In his article "Choosing the Right Chart for your Data," Brian Petersen (VP of Professional Services at Jet Reports) writes: "Data is the foundation of effective business. ... Being able to quickly read and analyze your data enables you ... to understand how a particular set or group of facts contributes to your overall success and steer your decisions proactively."
He then goes on to describe several common charts including:
For more seasoned analysts, the challenge is less about finding the right chart so much as laying out a dashboard that effectively communicates a broad scale of both summarized as well as detailed information. As we delve into optimizing dashboards, we move away from technical or domain expertise and transition toward questions of User Experience and User Interface.
For these projects, I'll leverage knowledge gleaned from Stephen Few's guide to dashboarding -- "Information Dashboard Design" which was heavily influenced by Edward Tufte's seminal work "The Visual Display of Quantitative Information".
Charts Jump off the Page with these 6 Tips
1) "Brevity is the soul of wit" -- Do not exceed 1 page.
Any CxO will describe the perfect dashboard as an interactive report where they can see all the important information on one page. Translation: Edit. Edit. Then edit again. Examine how much excessive detail or decoration you can pare away without supplying inadequate context.
Your final product shouldn't require scrolling, changing tabs, or (ideally) a legend.
2) How good is good? -- Provide enrichment and context through comparison.
3) Consider providing non-quantitative data
If you frame dashboards around improving a process or keeping 'two fingers on the pulse of the company'; in addition to measuring activity, it may make sense to provide non-numeric data.
4) Emphasize the important things.
By understand how the eye travels across the page, designers can highlight, prioritize and de-epmphasize. This is particularly important when planning the placement of auxiliary elements including filters, slicers, legends and labels.
5) Maximize the "Data-Ink Ratio"
6) Organize information to support interpretation and application
My favorite feature of Few's book was his analysis of sample dashboards, wherein he described, not only the flaws in various dashboards but also modeled various alternative ways of presenting the data. For dashboard developers this analysis would prove invaluable for sharpening our critical eye, but also provide inspiration for what dashboards can (or shouldn't) look like!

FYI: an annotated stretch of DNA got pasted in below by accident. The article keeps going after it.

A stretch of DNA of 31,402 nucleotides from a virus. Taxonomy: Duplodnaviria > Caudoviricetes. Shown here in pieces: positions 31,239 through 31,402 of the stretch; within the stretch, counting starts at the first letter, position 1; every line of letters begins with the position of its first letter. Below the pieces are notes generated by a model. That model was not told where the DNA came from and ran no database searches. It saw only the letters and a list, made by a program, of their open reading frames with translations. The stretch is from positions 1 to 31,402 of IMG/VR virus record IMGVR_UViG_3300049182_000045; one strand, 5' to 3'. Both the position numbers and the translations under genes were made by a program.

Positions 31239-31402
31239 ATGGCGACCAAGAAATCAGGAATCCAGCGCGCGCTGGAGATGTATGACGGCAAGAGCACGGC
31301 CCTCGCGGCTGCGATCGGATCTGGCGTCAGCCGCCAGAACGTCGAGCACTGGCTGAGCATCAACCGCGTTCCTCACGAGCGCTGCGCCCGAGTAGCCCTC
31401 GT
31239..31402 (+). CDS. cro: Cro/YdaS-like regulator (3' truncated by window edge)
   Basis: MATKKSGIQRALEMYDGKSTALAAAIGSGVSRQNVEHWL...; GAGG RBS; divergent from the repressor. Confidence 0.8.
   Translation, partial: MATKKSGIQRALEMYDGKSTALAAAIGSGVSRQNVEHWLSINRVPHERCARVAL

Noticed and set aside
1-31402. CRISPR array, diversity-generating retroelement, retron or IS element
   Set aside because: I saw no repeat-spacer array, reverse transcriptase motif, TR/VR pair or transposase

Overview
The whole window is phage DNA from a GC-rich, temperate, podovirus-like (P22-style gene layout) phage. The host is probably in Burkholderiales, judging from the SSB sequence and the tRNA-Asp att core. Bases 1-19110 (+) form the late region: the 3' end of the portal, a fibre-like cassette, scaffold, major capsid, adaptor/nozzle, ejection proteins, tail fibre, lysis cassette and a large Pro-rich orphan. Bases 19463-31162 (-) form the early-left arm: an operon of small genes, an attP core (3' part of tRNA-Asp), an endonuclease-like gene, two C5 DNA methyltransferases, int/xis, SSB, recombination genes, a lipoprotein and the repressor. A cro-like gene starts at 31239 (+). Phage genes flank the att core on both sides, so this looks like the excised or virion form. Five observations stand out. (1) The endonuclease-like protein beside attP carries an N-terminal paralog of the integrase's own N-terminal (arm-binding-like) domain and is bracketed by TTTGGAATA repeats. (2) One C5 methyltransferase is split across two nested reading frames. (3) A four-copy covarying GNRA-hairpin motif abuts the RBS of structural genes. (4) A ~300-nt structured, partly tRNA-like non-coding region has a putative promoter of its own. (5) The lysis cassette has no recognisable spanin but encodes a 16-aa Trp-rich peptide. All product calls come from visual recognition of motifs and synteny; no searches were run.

Bridge the Gap between Concept and Execution
For those of you using Pivot Tables or PowerBI to access data from a Jet Enterprise cube, it can be difficult pursue the optimum dashboard layout or chart because you're constrained by the limits of the pivot table or data model.
In a previous post: Better Dashboarding with Cube Functions, Onyx Reporting presents a tutorial for converting Pivot Tables into infinitely more manipulable Cube functions.
One Book to Rule them All
Content and images from this blog post were taken from Stephen Few's Information Dashboard Design (buy it on Amazon).
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If you need support knocking out a batch of reports or want to customize your Jet Reports cubes to include some new comparative measures, our services team is amoung the best in the business.
What exactly are "multiple environments?" It's an infrastructure that allows your business to separate BI development endeavors from the live environment the organization uses for reporting and analytics.
"Why would I need it?" Development is not always a quick 5 or even 15-minute fix. Larger projects can take days, weeks, even months to complete, so you need a sandbox for the developers to 'play' in while the rest of the organization continues forward with 100% uptime on their live reporting environment. Some organizations may even choose to separate the Dev sandbox from QA (Quality Assurance) efforts, so a third Test environment may be needed!
But "do I need multiple environments?" As with any business question, 'it depends'. If your development is limited to just adding a field here or a new measure there during the initial implementation of your business intelligence project, you may be able to wiggle by without separated environments.
It may make sense to separate development from the live environment if: